Wolff defends Saudi Arabian GP decision

Mercedes boss Toto Wolff has defended F1’s decision to race in Saudi Arabia

Mercedes boss Toto Wolff has defended Formula 1’s decision to race in Saudi Arabia last week after a missile strike rocked Jeddah on the Friday of the event.

An oil depot little more than 10km from the circuit was hit on Friday afternoon as cars were on track for opening practice, plumes of smoke and fire from the attack visible across the city.

“When you consider the various battle fronts, maybe that’s not the appropriate word, but political conflicts with more severe situations for the population that has been going on in the Middle East since a while,” Wolff argued.

“I think we all love, I love going to Tel Aviv, but if you’re in Tel Aviv you’re pretty used to situations where drones are being flown over.

“And it goes both directions.

“There wasn’t any attack into Saudi Arabia that caused any civilian casualties as far as I can remember, as far as I’ve been told, for a long time.

“So that’s why we just need to understand that this is culturally very different to how we see our western cultures.

“For us, is it acceptable to race 10 miles away [if] there was a drone rocket that’s going in a petrol tank? Certainly not. But for here, within their cultures, these things happen.

“Now, I don’t want to saw ‘well I’m not racing’ because I’m generally someone that wants to give people the benefit of the doubt, or I want to give people the chance to better themselves.

“Does Saudi Arabia and some of the other Middle Eastern countries share the same values, the same culture as we do in Europe? They don’t.

“Are they where we want them to be? No.

“Can we, by coming here, put the spotlight into this by racing here in Formula 1, by making those things visible and therefore making it a better place? I still think so.

“I’d rather come here and make the spotlight shine on the region so it needs to be in a better place, rather than say ‘I’m not going there, I don’t want to hear anything of it’.”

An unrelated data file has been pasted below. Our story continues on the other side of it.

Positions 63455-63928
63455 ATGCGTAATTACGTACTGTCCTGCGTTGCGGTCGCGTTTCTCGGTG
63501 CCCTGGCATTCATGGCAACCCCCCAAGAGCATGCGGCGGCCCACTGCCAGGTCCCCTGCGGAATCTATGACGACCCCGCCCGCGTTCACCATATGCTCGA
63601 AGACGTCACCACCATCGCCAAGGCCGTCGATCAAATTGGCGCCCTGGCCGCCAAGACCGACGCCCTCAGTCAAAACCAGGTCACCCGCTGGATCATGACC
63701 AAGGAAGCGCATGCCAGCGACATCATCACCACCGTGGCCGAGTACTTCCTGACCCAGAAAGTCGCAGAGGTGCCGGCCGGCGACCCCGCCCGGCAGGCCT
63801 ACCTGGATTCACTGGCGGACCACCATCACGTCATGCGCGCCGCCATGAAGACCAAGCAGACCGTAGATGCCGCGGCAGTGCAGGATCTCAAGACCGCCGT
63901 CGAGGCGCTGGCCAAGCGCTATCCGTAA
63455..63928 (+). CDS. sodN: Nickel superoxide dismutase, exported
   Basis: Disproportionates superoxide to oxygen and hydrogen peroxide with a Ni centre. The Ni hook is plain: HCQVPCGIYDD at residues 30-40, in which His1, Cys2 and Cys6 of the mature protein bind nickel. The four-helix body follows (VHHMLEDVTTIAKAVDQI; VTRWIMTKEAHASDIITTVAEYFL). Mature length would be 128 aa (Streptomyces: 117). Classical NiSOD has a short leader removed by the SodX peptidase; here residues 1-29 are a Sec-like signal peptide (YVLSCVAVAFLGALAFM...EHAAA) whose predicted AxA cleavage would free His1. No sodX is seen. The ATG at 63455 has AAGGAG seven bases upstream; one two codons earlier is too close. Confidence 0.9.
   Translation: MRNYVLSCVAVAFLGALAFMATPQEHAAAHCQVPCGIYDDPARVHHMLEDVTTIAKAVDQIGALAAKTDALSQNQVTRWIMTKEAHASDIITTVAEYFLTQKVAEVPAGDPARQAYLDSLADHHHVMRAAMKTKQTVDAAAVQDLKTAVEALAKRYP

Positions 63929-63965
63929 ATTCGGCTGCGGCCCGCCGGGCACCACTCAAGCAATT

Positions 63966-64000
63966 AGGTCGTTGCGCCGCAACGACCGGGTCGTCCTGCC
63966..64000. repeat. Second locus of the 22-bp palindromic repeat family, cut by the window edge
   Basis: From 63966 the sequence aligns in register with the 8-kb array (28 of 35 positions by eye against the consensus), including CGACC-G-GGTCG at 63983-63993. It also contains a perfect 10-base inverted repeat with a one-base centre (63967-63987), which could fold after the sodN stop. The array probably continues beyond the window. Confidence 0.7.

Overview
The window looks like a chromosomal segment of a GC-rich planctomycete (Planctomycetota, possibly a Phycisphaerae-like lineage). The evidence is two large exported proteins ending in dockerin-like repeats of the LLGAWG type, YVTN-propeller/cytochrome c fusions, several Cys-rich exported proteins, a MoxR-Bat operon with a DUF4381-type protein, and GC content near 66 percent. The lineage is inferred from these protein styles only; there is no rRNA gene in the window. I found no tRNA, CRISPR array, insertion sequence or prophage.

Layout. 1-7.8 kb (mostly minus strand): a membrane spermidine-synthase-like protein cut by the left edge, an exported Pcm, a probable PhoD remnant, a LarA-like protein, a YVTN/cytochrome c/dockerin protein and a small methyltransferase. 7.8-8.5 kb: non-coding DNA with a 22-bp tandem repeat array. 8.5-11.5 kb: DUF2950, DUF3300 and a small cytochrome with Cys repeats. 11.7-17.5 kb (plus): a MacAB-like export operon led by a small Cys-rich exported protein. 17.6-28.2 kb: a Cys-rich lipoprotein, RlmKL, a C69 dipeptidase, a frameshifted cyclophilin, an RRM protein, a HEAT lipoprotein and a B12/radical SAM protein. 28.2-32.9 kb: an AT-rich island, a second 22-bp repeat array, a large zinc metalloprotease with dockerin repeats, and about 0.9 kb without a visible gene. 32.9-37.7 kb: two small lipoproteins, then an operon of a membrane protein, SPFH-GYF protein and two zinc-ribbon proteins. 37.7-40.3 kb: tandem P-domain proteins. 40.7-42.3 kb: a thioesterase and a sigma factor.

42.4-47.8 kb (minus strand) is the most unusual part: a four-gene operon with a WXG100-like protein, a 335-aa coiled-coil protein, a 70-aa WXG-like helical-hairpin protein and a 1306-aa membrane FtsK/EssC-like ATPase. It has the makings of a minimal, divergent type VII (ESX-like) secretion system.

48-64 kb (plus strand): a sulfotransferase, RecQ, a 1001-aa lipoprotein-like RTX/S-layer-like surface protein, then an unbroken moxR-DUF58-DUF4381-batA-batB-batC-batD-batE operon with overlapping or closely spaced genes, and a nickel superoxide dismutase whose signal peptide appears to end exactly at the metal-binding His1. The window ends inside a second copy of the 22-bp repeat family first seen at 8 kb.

A series of emergency meetings were held on Friday at the circuit which ultimately resulted in the decision to carry on racing.

It was not a call that sat easily with everyone, with criticisms of the sport and even suggestions some were strong-armed into remaining.

The drivers in particular gave the impression of discomfort, despite making no public statement to that effect, evidenced by a three-hour meeting following Free Practice 2 on Friday night.

It has been alleged there was a degree of coercion used to ensure their participation.

“There wasn’t any arm-twisting from our side,” Wolff said.

“There was good discussions when the team principals talked to the drivers. I think what we talked was sense and not at all any pressure, but maybe that was perceived in a different way.

“At the end, the show and the spectacle was amazing, and what we delivered as a sport was great, and I think this is what sports should do.

“And, to be honest, I’ve been here since five years. I’ve seen change. And I repeat what I said before, there’s just so much more to do. I mean, a lot.”

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